A third approach that works on its own or in combination with the preceding approaches is to add container planting. The container design and material should complement the house, and the selection of plants and their color should do the same. The goal of this approach is to generate a welcoming entrance to the home. Subtle plant color pallets can be very effective without overbearing color which may be too distracting.

A landscape designer can advise the seller on how to integrate one or more of these approaches and implement them within the seller’s budget. In all cases, a neat landscape implies that the homeowner has invested in maintaining the property and that may be incentive for a buyer to call the realtor for an appointment to see the home.

Consider lot coverage when designing your new home.

Consider lot coverage when planning your landscape

Your dream vacation or retirement home is near the ocean and perhaps in a town that has a shore land or similar zone that restricts the amount of developed square footage on your property. The developed square footage limits of these zones often include the building footprint, including overhangs, utilities such as generators and air conditioners, driveways, patios and walkways. The percentage of allowable lot coverage varies by town and by zone within a town. A common percentage is 20%.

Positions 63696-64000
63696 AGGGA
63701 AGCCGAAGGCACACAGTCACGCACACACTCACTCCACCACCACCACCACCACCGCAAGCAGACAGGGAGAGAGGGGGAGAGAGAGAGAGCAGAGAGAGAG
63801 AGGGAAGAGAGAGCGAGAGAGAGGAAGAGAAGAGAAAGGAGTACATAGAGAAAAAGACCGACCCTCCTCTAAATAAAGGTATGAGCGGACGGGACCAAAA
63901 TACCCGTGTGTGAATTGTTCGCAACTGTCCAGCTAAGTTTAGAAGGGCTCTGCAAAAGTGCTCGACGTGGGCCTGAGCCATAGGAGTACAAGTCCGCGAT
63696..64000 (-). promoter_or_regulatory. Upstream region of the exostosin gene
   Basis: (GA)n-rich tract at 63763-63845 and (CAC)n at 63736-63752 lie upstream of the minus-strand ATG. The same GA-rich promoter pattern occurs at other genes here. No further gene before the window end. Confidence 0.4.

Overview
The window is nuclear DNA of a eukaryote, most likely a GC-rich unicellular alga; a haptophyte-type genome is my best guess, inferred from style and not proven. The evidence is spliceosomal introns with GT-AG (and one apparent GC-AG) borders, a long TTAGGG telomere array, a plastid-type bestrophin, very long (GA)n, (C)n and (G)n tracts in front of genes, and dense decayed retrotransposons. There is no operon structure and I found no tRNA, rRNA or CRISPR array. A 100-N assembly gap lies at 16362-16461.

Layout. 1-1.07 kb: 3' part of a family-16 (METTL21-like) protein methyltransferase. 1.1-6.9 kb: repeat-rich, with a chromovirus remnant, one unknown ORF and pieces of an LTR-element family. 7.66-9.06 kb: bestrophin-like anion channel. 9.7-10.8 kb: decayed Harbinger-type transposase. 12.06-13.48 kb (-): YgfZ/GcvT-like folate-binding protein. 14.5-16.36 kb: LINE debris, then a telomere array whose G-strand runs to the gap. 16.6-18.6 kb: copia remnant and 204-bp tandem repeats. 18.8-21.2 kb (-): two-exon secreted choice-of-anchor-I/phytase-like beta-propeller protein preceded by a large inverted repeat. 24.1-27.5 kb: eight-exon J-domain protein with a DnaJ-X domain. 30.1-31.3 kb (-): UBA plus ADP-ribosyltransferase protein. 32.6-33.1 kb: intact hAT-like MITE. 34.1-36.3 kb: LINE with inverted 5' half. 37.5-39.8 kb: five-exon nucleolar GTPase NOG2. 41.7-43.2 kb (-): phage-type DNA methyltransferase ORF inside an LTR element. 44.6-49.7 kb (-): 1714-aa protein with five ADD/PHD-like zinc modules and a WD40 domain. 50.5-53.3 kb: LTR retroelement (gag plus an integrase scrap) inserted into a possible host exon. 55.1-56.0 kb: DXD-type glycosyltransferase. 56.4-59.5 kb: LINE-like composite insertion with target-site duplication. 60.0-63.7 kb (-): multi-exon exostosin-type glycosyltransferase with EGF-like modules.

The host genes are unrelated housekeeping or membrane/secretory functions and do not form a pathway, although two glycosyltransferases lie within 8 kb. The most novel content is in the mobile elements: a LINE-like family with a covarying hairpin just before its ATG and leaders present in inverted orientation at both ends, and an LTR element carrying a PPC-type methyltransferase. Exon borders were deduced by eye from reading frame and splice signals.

If your house architect or builder designs a house that uses all of your allowable lot coverage, you may not have any available square footage remaining for hardscape such as patios, walkways, fire pits or garden shed buildings. Your driveway square footage may also be affected depending on the driveway material that you select. Some towns require driveway space for parking of two vehicles.

A meeting with your landscape designer, early on in the house design process, will help you address the lot coverage issue. This landscape oriented meeting will also assist in evaluating your functional spaces, such as locations of walkways and patios, which may impact the location of doorways.